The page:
ICD-9 Diagnosis Code 996.85

Compl marrow transplant

Diagnosis Code 996.85

ICD-9: 996.85
Short Description: Compl marrow transplant
Long Description: Complications of transplanted bone marrow
This is the 2014 version of the ICD-9-CM diagnosis code 996.85

Code Classification
  • Injury and poisoning (800–999)
    • Complications of surgical and medical care, not elsewhere classified (996-999)
      • 996 Complications peculiar to certain specified procedures

Information for Medical Professionals

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The ICD-10 and ICD-9 GEMs are used to facilitate linking between the diagnosis codes in ICD-9-CM and the new ICD-10-CM code set. The GEMs are the raw material from which providers, health information vendors and payers can derive specific applied mappings to meet their needs.

  • Accelerated rejection of bone marrow transplant
  • Acute rejection of bone marrow transplant
  • Bone marrow transplant failure
  • Bone marrow transplant rejection
  • Chronic rejection of bone marrow transplant
  • Disease relapse in transplant marrow
  • Disorder of transplanted bone marrow
  • Disorder related to bone marrow transplantation
  • Growth hormone deficiency after bone marrow transplant
  • Hyperacute rejection of bone marrow transplant
  • Short stature associated with bone marrow transplant

Index of Diseases and Injuries
References found for the code 996.85 in the Index of Diseases and Injuries:

Information for Patients

Bone Marrow Transplantation

Bone marrow is the spongy tissue inside some of your bones, such as your hip and thigh bones. It contains immature cells, called stem cells. The stem cells can develop into red blood cells, which carry oxygen throughout the body, white blood cells, which fight infections, and platelets, which help the blood to clot.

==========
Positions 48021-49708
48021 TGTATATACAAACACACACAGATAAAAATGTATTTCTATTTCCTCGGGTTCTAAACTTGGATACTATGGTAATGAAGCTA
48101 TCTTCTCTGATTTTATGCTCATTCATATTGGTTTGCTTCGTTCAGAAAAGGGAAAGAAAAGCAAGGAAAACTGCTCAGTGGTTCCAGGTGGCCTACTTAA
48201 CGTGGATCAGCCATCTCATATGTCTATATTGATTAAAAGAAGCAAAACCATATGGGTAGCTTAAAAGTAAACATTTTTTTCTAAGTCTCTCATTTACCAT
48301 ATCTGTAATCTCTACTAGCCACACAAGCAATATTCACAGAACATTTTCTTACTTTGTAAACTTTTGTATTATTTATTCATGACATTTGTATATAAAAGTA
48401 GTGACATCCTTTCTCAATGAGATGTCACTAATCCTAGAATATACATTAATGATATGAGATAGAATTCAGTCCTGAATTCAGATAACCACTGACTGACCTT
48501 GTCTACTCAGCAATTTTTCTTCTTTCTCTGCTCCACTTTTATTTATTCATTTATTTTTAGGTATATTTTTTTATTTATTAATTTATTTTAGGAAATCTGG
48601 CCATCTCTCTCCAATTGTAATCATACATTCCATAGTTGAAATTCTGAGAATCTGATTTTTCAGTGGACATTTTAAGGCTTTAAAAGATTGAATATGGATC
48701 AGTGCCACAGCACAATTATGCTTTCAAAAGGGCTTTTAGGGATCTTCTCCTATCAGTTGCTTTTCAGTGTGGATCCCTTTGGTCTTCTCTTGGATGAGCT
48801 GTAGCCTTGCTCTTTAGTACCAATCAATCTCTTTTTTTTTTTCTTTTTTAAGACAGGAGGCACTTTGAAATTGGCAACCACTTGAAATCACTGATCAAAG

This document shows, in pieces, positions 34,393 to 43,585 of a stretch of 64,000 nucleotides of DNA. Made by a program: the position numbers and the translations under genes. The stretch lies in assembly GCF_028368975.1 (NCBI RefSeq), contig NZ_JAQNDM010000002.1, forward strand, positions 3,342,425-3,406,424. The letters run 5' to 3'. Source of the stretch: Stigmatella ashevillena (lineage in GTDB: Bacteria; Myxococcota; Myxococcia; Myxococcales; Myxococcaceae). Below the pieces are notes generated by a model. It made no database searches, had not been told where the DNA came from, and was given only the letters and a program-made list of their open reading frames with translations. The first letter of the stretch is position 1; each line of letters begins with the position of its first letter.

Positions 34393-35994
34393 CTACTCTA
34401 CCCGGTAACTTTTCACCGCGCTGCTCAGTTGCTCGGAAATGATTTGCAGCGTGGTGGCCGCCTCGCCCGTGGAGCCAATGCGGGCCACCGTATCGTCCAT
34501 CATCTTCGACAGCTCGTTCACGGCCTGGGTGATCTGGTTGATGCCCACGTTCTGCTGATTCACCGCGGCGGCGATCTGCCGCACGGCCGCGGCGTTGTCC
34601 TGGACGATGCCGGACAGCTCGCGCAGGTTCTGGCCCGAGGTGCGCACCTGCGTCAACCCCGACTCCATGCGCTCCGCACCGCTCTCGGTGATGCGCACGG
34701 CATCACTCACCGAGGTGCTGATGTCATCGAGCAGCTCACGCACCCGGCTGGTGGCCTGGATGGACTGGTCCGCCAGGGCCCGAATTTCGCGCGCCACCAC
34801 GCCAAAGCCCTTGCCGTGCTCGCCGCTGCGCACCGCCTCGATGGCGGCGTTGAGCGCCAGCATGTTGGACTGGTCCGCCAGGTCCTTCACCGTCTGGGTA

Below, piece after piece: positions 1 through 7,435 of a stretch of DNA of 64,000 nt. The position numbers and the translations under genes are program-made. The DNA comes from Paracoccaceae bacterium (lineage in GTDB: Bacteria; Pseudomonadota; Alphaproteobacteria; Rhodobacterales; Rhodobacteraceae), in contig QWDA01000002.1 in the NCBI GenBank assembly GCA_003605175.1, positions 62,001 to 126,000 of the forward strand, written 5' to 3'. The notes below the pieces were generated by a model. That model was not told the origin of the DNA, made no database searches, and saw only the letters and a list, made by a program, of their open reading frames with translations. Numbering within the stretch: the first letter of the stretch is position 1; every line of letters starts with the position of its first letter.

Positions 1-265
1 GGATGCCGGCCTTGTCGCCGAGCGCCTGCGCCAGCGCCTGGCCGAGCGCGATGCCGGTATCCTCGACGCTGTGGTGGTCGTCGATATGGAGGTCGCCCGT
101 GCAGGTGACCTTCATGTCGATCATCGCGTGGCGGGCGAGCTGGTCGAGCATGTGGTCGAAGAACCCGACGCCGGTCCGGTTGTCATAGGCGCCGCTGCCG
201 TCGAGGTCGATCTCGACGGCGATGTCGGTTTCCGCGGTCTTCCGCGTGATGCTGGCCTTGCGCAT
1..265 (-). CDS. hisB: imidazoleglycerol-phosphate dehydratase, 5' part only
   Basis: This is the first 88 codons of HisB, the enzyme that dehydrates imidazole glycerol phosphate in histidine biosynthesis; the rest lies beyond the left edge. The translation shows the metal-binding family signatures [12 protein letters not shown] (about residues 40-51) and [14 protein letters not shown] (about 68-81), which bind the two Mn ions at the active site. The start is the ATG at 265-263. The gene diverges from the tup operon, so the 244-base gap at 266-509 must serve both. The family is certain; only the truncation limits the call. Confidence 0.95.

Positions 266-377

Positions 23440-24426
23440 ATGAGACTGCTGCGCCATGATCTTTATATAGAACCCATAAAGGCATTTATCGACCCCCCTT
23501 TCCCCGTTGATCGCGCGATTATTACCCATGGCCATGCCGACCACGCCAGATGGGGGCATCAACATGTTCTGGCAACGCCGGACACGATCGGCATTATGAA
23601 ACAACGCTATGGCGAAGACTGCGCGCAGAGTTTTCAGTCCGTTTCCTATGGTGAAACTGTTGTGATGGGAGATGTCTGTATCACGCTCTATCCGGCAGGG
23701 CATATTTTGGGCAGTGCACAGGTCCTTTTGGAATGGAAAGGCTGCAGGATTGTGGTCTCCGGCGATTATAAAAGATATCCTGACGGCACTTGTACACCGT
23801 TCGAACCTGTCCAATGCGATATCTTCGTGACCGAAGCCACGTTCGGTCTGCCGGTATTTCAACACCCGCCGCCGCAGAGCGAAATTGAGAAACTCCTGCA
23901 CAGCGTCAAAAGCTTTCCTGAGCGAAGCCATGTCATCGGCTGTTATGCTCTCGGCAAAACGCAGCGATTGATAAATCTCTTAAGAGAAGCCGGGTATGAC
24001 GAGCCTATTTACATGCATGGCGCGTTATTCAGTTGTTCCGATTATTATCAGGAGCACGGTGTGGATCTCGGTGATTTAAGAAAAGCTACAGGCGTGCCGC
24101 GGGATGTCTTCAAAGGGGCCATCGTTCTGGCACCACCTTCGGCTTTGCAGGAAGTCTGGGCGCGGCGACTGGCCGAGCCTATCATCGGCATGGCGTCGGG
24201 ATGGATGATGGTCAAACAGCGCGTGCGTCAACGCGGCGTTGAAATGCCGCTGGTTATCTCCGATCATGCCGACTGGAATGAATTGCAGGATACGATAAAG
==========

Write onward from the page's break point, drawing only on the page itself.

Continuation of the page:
A bone marrow transplant is a procedure that replaces a person's faulty bone marrow stem cells. Doctors use these transplants to treat people with certain diseases, such as

  • Leukemia
  • Severe blood diseases such as thalassemias, aplastic anemia, and sickle cell anemia
  • Multiple myeloma
  • Certain immune deficiency diseases

Before you have a transplant, you need to get high doses of chemotherapy and possibly radiation. This destroys the faulty stem cells in your bone marrow. It also suppresses your body's immune system so that it won't attack the new stem cells after the transplant.

In some cases, you can donate your own bone marrow stem cells in advance. The cells are saved and then used later on. Or you can get cells from a donor. The donor might be a family member or unrelated person.

Bone marrow transplantation has serious risks. Some complications can be life-threatening. But for some people, it is the best hope for a cure or a longer life.

NIH: National Heart, Lung, and Blood Institute

  • Bone marrow (stem cell) donation
  • Bone marrow transplant
  • Bone marrow transplant - discharge

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